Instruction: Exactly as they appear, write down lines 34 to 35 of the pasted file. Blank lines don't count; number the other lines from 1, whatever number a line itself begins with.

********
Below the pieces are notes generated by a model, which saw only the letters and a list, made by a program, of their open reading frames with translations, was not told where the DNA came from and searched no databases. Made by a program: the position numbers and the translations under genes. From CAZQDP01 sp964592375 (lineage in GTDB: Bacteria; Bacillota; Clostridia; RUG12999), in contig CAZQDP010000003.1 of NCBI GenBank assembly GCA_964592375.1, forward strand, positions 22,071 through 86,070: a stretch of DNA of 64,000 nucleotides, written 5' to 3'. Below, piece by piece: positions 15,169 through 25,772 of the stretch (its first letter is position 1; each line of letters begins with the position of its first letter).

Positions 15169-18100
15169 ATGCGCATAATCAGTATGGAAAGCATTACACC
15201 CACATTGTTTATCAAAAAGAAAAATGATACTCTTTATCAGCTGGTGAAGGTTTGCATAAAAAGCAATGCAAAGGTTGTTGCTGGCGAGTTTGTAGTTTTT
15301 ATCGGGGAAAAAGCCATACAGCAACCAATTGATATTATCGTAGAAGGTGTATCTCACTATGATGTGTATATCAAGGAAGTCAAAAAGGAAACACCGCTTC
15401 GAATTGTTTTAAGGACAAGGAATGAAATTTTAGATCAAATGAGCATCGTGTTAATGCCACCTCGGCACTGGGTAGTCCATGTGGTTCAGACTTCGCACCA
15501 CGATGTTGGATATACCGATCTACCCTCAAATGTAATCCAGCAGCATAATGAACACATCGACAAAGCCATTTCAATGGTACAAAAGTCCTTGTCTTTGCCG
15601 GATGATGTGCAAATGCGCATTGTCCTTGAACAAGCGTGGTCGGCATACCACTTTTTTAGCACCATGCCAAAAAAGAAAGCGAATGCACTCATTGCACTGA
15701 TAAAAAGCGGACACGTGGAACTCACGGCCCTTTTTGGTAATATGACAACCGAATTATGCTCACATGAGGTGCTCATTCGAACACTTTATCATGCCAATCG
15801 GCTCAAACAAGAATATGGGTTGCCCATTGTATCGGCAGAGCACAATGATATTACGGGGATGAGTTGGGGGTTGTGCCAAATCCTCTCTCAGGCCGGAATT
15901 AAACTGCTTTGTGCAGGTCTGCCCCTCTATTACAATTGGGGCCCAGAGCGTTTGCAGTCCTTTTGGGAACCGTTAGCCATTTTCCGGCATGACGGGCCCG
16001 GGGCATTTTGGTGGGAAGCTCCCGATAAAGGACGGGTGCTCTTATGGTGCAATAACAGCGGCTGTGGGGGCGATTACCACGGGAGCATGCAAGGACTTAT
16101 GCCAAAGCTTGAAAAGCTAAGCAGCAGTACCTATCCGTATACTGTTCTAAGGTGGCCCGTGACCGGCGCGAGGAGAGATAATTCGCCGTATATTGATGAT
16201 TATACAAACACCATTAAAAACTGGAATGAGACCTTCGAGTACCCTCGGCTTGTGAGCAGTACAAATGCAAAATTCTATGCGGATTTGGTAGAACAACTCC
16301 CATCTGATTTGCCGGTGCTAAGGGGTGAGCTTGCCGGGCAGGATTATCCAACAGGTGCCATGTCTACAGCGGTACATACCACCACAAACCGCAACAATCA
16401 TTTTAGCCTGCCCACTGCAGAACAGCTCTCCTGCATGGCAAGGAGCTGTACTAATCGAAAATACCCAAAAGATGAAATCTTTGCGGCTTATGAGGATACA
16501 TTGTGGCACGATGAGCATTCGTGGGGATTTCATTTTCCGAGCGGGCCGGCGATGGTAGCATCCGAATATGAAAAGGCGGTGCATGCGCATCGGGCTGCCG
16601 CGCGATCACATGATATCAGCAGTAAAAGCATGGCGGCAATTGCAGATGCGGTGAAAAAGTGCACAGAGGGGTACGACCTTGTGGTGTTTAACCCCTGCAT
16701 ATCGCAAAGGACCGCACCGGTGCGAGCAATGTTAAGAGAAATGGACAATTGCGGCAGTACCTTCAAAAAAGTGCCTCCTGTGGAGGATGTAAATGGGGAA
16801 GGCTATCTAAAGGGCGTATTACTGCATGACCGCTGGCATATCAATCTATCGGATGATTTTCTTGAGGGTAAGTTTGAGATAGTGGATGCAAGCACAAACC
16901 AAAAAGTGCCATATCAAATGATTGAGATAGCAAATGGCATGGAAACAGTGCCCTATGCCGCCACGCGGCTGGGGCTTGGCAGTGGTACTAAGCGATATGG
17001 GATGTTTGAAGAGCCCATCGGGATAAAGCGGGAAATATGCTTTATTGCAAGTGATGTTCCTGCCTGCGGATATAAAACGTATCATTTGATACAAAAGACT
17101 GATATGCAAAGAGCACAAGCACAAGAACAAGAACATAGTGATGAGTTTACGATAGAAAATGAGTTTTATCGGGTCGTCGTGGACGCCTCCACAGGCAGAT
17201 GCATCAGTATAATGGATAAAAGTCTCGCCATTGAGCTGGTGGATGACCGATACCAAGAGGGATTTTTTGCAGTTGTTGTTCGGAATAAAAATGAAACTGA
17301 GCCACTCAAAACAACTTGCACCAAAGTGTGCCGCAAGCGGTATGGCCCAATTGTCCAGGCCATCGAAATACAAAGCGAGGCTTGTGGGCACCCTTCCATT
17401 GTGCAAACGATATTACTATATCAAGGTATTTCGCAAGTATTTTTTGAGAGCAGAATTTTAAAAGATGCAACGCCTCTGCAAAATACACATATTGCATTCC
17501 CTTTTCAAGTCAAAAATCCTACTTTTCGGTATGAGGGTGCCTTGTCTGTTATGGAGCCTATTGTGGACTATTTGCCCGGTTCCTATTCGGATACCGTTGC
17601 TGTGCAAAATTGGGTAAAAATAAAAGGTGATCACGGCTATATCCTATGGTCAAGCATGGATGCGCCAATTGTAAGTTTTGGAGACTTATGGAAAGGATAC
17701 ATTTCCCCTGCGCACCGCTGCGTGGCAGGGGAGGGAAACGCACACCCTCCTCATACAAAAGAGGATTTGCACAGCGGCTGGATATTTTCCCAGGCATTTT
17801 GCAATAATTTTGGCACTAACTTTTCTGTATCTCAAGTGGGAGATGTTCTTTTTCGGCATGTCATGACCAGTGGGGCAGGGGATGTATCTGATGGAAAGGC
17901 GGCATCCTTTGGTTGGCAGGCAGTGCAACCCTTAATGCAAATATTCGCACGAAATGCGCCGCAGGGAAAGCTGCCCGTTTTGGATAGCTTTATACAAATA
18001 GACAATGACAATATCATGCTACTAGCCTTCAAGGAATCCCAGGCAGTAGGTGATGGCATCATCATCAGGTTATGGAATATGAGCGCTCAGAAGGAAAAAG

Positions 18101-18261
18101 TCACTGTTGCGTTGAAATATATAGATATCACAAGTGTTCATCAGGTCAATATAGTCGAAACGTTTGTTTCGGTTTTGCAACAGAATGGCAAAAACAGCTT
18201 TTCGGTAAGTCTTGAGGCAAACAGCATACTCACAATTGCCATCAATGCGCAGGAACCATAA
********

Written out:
18101 TCACTGTTGCGTTGAAATATATAGATATCACAAGTGTTCATCAGGTCAATATAGTCGAAACGTTTGTTTCGGTTTTGCAACAGAATGGCAAAAACAGCTT
18201 TTCGGTAAGTCTTGAGGCAAACAGCATACTCACAATTGCCATCAATGCGCAGGAACCATAA